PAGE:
A flag, --headless=new, has made it the latest Chrome, which launches the new unified browser in headless mode. Chrome will continue to develop the old alternative version of the browser (for backward compatibility reasons, it’s the one that will launch with the --headless flag), but the team hopes to somehow extinguish it over time.

Chrome’s Headless mode gets an upgrade

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2. Performance reports on Server Side Rendering frameworks

Reports and summaries are what we like most at Vived. This past week saw the release of two very interesting summaries comparing server-side rendering frameworks.

The first was prepared by the Astro team and is based on real user data collected by Chrome. TLDR; In all categories analyzed, Astro, SvelteKit and Remix win, leaving Next.js, Nuxt or WordPress far behind. However, there are a few things to remember when interpreting the results. The frameworks that lag behind are already years old and quite a few of analyzed pages are long-unmaintained projects. Secondly, the frameworks coming to the fore are a small percentage of websites on the Internet and are mainly used by technology enthusiasts.

2023 Web Framework Performance Report

The second report was prepared by the developer of Eleventy and focuses on the tests conducted locally. Report analyses time taken to build the application, the size of the package sent to the client or the number of external dependencies. TLDR; In most of the analyzed categories, Eleventy, Astro and SvelteKit again come to the forefront. This time, the other frameworks are not far behind, and depending on the category, Next.js or the little-known Enhance scroll in the top three.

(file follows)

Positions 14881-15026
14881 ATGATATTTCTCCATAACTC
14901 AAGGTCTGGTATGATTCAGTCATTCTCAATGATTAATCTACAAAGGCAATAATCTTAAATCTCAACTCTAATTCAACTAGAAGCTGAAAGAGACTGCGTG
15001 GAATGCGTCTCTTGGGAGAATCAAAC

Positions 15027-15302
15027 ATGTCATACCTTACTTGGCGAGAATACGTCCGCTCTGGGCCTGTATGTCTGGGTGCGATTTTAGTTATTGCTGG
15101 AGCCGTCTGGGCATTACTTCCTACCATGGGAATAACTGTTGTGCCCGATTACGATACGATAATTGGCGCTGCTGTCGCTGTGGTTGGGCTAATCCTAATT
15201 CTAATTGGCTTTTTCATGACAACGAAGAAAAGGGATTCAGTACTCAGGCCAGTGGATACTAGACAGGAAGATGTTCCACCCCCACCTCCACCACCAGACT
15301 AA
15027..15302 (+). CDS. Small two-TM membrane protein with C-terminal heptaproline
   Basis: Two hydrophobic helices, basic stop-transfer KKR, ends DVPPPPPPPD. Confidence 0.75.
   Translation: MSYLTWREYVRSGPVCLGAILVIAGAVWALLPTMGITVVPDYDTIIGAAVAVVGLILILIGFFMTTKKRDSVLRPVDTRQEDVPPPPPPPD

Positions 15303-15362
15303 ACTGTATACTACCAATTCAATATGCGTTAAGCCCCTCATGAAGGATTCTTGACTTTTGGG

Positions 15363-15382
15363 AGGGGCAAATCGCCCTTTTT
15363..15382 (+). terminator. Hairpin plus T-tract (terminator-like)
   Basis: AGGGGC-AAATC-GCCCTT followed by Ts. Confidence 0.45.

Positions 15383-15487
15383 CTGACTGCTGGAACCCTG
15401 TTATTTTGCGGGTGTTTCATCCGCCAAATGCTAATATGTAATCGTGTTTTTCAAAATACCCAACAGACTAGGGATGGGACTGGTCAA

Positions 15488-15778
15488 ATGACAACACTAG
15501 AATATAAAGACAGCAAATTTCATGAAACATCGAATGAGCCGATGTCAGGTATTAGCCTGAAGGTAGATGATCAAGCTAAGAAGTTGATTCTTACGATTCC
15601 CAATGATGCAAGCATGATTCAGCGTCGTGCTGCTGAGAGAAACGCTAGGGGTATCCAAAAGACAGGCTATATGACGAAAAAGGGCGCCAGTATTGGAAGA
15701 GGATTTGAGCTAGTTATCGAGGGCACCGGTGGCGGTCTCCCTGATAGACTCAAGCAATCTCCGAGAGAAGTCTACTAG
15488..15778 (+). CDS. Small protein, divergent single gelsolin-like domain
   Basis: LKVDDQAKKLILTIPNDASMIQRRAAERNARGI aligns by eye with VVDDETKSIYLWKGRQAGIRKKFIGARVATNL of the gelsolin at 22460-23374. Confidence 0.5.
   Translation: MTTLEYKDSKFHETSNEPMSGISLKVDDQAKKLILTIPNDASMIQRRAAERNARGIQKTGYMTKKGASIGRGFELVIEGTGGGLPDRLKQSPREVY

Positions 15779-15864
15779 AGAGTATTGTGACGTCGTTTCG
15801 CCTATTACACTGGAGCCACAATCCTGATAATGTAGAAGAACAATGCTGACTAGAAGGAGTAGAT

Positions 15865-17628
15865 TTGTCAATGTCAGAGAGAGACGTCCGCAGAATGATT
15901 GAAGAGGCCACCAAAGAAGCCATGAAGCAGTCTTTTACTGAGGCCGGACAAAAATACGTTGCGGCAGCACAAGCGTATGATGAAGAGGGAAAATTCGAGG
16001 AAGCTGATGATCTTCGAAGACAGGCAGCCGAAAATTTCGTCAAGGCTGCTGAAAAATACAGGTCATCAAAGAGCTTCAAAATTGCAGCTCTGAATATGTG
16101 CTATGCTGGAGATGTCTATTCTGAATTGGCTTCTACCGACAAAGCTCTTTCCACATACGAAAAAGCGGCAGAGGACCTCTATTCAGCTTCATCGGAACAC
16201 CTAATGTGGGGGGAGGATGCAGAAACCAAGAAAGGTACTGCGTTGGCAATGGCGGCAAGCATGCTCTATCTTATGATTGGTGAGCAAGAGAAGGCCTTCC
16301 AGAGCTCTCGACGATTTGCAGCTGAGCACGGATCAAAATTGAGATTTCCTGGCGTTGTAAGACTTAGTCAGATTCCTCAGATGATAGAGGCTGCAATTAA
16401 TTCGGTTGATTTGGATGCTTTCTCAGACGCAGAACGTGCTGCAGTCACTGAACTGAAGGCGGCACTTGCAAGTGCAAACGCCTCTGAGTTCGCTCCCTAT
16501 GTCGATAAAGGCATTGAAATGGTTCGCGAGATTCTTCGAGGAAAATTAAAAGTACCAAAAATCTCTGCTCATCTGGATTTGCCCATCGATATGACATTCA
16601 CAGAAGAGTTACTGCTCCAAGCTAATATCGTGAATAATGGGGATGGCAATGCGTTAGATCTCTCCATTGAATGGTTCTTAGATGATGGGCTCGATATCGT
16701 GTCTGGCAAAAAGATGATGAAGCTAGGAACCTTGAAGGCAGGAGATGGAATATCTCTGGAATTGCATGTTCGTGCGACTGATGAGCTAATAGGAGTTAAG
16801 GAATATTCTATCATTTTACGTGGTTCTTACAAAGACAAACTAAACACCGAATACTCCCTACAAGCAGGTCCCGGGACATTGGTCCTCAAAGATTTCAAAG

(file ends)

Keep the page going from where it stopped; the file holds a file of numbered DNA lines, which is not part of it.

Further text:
The javascript site generator review, 2023

3. what’s the deal with React Server Components?

There’s a lot of talk about React Server Components, but it’s actually hard to find a concise and good explanation of the concept. To the rescue, as usual, comes Josh W Comeau, whom you may associate with great publications on React. Admittedly, this time we’re not dealing with a blogpost, but with a Twitter thread about combining Styled Components with React Server Components, but it’s the best presentation of the topic I’ve seen so far.

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4. Civet

To conclude today’s review, a little tidbit for anyone bored with the pace of TypeScript development. Civiet is a new language compiled into JavaScript and TypeScript, which offers an implementation of many features that have been stuck in TC39 Pipeline for a long time (e.g. Pattern Matching, Pipe Operator). Does TypeScript have anything to fear? Rather not. Will Civet take the hearts of developers by storm? Rather not. Does Civet look interesting? Maybe!

// Pattern Matching
switch x
  [{type: "text", content},]
    console.log("leading text", content)
// Single-Argument Function Shorthand .name &.profile?.name[0...3] &.callback a, b &+1 -&
// Pipelines
  |> Object.keys
  |> console.log

Civer – The Modern Way to Write TypeScript